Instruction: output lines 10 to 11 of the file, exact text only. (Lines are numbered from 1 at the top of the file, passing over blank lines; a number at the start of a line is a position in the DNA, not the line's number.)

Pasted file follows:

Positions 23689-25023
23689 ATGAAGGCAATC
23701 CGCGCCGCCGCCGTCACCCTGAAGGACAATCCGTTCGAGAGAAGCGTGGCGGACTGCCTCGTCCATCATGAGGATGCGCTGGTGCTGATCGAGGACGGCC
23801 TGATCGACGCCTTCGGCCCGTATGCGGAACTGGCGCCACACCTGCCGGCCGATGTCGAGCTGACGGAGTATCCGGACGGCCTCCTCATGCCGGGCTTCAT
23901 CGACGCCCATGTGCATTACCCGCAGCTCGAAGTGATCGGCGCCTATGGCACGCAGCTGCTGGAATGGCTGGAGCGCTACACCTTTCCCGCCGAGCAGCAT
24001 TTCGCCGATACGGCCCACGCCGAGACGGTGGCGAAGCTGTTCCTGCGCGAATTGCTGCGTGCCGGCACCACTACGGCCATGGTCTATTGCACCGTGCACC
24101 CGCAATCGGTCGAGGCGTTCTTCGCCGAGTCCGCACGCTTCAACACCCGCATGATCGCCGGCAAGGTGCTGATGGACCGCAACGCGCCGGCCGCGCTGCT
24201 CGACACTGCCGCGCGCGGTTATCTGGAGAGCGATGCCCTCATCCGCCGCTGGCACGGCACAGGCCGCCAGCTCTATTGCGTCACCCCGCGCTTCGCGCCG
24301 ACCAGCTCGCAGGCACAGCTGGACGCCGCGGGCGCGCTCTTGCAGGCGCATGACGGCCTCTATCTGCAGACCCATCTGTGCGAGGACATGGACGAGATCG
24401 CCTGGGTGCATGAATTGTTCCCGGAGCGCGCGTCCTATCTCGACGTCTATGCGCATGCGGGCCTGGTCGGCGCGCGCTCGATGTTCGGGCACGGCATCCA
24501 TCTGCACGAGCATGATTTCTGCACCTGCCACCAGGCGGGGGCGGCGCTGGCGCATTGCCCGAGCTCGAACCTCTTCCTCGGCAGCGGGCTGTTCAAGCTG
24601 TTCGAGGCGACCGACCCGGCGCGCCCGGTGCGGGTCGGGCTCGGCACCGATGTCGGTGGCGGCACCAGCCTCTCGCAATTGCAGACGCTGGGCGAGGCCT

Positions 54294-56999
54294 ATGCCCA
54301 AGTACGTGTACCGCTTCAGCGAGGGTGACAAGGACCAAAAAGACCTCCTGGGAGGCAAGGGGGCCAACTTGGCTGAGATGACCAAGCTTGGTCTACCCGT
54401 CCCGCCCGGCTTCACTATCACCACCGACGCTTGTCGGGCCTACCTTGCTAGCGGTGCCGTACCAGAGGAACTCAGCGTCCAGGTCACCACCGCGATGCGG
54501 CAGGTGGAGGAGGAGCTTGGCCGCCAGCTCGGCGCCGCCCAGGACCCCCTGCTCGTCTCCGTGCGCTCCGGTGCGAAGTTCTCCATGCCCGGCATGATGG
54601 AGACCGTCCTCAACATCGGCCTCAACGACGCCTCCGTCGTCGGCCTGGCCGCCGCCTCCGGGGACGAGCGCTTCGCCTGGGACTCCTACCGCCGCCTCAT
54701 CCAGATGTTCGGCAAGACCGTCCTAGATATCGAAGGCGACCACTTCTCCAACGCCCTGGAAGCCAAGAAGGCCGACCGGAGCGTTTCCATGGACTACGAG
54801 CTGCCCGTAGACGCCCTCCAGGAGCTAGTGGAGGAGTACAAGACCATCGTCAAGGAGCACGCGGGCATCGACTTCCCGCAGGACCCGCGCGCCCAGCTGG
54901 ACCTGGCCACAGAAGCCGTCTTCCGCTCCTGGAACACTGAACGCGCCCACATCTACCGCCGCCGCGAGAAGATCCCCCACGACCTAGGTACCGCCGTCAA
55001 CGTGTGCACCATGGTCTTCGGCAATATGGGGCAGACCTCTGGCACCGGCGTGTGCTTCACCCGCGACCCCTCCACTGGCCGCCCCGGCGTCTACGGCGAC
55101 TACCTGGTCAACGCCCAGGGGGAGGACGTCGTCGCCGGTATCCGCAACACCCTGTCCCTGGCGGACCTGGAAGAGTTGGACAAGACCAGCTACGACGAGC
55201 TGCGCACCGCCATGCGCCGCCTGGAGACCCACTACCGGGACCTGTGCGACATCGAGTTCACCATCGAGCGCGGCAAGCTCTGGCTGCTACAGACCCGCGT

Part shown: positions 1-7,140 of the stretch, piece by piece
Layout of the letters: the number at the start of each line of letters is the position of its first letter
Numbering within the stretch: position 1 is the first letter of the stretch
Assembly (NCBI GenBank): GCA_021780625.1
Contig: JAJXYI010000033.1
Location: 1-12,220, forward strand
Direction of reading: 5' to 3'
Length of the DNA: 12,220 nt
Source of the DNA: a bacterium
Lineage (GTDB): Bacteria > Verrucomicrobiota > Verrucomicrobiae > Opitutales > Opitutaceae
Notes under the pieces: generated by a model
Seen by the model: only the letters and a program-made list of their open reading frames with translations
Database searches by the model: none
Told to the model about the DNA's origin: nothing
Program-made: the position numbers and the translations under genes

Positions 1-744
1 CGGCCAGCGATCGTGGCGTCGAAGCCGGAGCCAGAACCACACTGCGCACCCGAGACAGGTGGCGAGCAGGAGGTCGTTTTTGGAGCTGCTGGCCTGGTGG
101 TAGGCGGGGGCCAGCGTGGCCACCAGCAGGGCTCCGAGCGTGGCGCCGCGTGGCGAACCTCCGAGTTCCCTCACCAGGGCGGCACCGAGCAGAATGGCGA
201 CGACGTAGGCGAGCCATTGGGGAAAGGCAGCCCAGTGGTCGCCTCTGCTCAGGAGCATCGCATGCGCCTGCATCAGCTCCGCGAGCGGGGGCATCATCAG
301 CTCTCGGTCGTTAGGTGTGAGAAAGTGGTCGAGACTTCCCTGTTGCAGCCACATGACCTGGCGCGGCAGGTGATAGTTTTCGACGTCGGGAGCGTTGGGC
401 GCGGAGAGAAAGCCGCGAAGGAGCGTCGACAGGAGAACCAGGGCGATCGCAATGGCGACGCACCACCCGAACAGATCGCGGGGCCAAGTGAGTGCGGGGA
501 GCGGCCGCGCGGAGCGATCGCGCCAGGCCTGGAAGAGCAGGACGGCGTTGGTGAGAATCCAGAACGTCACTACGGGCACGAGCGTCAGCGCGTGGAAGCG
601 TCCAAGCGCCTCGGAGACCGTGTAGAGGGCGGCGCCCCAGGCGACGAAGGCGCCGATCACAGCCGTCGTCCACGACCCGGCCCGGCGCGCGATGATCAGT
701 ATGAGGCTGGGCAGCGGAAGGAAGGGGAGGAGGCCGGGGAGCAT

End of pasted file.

24401 CCTGGGTGCATGAATTGTTCCCGGAGCGCGCGTCCTATCTCGACGTCTATGCGCATGCGGGCCTGGTCGGCGCGCGCTCGATGTTCGGGCACGGCATCCA
24501 TCTGCACGAGCATGATTTCTGCACCTGCCACCAGGCGGGGGCGGCGCTGGCGCATTGCCCGAGCTCGAACCTCTTCCTCGGCAGCGGGCTGTTCAAGCTG